I do not think either people or the environment is served by Kyoto (look how much cooling it has caused!)--in fact I believe it has an incredibly perverse effect on the poor (it drives up costs of goods and reduces jobs, which always disproportionately affects the poor over the rich.)

So the answer to your question on shouldn't we be encouraging good efforts is: "Yes, of course." But the harder question is: "how do we best do this?"

Lets say it costs the world $2 Trillion to end the effects of man-made global warming. Now say that same $2 Trillion could wipe out malaria in Africa and provide clean water to 90% of its population.

What would you pick?

Now lets tweak that example a bit. Lets say that the man-made global warming is responsible for only 3% of all global warming, and changes in the sun are responsible for the remaining 97%. Now what do we do?

I think it would be poor stewardship and uncaring to spend the $2 Trillion on the global warming in that case. I can still care about the issue, but I must allocate resources where they can do the most good for the most people. We need to know what we can affect, how much it will cost, and then "count the cost" as to the good we can do.

It is one thing to say we need to care for people and the environment. But I'm concerned that we are not really caring for the environment (because I am not convinced we can cause or fix global warming, as described in the media today) AT THE EXPENSE of the poor. This behavior seems doubly irresponsible.

Also, I think your last sentence: "I don't find where caring about these things become mutually exclusive except for within political interest groups." overstates things quite a bit. I didn't say that I don't care about the environment. I don't, however, agree with a popular notion on how to help the environment. What's more, I think those that do advocate the Kyoto-like policies do so at the peril of the poor. That's not a political-interest-group belief, that's the best I can figure looking at the data we have. We probably both deeply care about these issues, the question is: what are the best policies to achieve our goals? We should try to debate these important topics with out trying to paint the skeptics into a 'political interest group' box, reserving for our own position the moral high ground.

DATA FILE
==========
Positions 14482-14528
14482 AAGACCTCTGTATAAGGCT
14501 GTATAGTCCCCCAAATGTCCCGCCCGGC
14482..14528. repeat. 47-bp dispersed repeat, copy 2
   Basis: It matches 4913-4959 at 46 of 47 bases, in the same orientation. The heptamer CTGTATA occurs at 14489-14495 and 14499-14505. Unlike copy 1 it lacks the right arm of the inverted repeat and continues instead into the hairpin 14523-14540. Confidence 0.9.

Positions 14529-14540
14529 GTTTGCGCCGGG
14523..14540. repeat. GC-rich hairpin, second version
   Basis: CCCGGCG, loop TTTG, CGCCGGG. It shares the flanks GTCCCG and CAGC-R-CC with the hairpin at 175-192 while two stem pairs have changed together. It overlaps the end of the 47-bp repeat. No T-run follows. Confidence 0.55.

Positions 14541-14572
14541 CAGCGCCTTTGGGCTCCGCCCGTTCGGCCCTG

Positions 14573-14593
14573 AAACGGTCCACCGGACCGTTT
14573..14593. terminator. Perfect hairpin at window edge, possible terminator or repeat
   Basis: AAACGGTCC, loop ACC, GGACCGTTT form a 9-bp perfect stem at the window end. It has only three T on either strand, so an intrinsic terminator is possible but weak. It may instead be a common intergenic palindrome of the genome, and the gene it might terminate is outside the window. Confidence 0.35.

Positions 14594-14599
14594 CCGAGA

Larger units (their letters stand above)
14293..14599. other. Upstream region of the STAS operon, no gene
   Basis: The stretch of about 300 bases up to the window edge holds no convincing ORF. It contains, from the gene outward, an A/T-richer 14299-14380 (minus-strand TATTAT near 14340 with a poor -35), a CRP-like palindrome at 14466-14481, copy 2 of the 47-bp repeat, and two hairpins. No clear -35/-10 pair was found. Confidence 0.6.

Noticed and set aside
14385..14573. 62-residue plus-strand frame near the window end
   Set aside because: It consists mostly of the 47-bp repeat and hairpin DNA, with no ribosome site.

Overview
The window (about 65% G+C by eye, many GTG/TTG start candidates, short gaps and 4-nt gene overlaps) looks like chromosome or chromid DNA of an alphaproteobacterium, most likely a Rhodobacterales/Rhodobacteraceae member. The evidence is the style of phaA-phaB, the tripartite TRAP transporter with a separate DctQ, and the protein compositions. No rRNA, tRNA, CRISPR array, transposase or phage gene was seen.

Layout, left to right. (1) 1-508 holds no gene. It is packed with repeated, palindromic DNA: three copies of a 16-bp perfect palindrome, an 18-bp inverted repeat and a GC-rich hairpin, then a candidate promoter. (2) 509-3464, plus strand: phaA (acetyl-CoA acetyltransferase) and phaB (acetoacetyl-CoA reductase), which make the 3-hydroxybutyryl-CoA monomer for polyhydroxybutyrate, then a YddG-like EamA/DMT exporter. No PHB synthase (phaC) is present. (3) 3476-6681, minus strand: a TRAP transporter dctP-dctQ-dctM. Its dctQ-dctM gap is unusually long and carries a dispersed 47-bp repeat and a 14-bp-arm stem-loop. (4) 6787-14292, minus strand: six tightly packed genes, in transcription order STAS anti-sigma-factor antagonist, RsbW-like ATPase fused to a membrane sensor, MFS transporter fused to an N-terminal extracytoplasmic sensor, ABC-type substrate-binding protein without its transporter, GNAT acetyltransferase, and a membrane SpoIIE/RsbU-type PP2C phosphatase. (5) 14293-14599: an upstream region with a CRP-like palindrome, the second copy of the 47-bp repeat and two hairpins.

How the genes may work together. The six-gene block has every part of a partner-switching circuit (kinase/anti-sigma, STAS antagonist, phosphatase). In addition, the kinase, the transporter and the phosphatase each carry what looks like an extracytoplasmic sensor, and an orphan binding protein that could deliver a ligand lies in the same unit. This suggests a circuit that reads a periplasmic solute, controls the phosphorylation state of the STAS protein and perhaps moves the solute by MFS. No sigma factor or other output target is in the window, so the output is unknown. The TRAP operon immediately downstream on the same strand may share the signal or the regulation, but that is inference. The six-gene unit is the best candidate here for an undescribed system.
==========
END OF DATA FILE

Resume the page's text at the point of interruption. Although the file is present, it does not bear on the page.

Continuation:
While it is a nifty debate technique--from an emotional-appeal stand point--it doesn't do much to further the discussion, and clouds things with labels. I believe you genuinely believe your position, but would ask you afford me the same belief without a label.

Sorry for the long comment, but you all got me thinking---and that can be dangerous!!

Thomas More

P.S. Thanks for commenting! We love having the discussion here at ATT--keep 'em coming!



Completely agree with the lack of honest debate over GW. Gore's theatrics and hystrionics have lowered the standard to that of peddling snake oil.

Personally I do not believe humans are causing global warming simply because of who is behind the fear tactics; the conflict of interest here is Gore's huge potential profit on everyone's fear (I realize I risk sounding like a liberal who refuses to believe ANYTHING Bush says simply because he's Bush). Gore is lining his pockets under the guise of carbon offsets with his Generation Investment Management company, criss-crossing the skies in his personal jet, and spending $30,000 a year on utilities - while the rest of us would be laden under layers of laws governing our transportation and energy. The WSJ did a great piece on this on March 19 of this year.

It's hard to understand how people can be so gullible and not see the greed and ulterior motives. While Kyoto would cripple the U.S. economy, India and China would get complete emission passes. It would create a larger class of the poor in our country and the rest of the world, but politicians would feel smug because they're helping the environment. Ugh.

It's all about power, and Gore and his ilk have found a way to cash in on it.


As Christians we should be the best stewards of this earth; there are many ways we all can do our part, but the global warming scare has become a religion of its own, with its own apocalyptic ending. People believe in it without any real science as Thomas More has pointed out, and their faith borders on the fanatical, comparing sceptics to Holocaust deniers. Way too much emotion for me to take this seriously.


get to the point